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Two Key Roles: Product Manager, Product Marketer

Where product management guides idea to product, product marketing guides product to market—that is, getting those products into the hands of buyers (and their sellers).

Just as product management investigates friction for users, product marketing identifies friction for buyers.

As product management is to development, product marketing is to marketing. That is, product marketing finds go-to-market problems and works with marketing teams to solve those problems.

Here’s an example: in doing win/loss analysis, the product marketing person hears that many people (not just one) are reluctant to buy from you because you’re not as well-known as other vendors. The product marketing person shares that issue with marketing who determines that your team should embark on a thought leadership campaign. That means writing key articles about the industry (NOT Your product) and building a reputation for thoughtful, non-salesy content. Or perhaps product marketing learns that many prospects are confused about some technical underpinnings of your product (such as cloud vendor or security). Rather than trying to train the sales team, marketing creates a video of your CTO explaining why the technical choices that were made.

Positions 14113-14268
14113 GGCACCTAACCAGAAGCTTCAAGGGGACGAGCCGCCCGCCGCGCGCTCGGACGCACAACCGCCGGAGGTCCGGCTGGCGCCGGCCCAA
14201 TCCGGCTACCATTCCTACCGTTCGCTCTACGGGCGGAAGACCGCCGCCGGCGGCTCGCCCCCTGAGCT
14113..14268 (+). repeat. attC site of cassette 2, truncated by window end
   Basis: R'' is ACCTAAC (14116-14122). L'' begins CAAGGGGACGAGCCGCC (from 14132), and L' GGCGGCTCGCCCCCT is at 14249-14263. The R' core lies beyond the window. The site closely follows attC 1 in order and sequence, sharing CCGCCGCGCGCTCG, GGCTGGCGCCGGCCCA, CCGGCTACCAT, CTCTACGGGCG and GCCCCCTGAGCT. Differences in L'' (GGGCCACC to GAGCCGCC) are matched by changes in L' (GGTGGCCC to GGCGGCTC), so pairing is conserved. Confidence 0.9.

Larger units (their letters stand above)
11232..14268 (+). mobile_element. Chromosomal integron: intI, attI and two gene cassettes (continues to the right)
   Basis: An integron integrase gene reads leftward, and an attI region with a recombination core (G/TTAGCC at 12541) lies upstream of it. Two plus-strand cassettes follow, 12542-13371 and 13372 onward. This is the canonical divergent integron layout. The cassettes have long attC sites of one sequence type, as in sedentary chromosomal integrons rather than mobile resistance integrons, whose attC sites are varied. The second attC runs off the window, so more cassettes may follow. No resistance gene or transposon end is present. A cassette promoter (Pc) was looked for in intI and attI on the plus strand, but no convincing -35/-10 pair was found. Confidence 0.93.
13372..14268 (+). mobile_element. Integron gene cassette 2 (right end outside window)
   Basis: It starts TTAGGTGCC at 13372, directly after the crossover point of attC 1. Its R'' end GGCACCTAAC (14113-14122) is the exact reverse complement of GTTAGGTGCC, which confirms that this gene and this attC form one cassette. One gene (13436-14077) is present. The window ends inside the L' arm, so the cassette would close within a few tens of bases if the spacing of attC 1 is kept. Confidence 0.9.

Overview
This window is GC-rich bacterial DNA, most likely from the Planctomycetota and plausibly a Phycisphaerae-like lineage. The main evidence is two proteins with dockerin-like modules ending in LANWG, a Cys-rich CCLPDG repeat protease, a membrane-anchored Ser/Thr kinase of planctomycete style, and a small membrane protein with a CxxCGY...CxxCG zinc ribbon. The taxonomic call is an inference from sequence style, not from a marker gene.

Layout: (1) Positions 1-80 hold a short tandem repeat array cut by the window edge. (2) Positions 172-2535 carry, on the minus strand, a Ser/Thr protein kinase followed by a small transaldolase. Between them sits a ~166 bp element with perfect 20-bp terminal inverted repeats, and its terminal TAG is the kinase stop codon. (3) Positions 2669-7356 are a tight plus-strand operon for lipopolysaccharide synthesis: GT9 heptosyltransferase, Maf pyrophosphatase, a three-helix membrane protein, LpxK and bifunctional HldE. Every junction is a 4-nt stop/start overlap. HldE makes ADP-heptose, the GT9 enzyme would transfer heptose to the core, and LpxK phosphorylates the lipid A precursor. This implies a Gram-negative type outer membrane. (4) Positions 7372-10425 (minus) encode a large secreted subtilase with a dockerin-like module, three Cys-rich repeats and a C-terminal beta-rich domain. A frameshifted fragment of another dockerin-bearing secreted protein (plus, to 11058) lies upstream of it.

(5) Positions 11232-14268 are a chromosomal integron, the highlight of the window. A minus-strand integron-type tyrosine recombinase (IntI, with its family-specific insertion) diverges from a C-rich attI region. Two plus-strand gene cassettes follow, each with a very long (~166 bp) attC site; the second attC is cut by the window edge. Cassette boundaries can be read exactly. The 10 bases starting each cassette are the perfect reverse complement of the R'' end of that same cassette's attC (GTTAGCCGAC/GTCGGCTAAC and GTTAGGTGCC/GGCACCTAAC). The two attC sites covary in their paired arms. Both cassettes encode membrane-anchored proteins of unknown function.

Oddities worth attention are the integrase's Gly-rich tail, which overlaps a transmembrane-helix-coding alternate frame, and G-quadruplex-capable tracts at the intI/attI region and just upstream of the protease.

As for common programs (such as blog, community, podcast, etc), you must begin with two things: who are the personas you are trying to help, and what problems can you solve for them? When I started blogging in 2000, my initial articles were inspired by my emails—topics or concepts that were misunderstood. In my case, I’ve written about roles and how product managers can work better with developers. My BUYER is the VP of Product, but my USER is the product manager and product marketing manager.

Product marketing helps reduce friction for buyers (how do we make it easier to buy?) and for sellers (how do we make it easier to sell?) Product marketing finds the issue (problem), and marketing creates the campaign (solution).

As with all things product, begin with the persona and the problem, and then work with solutions teams (in marketing and development) to design solutions to those problems.

Another article you might be interested in is The Three Roles of Product.


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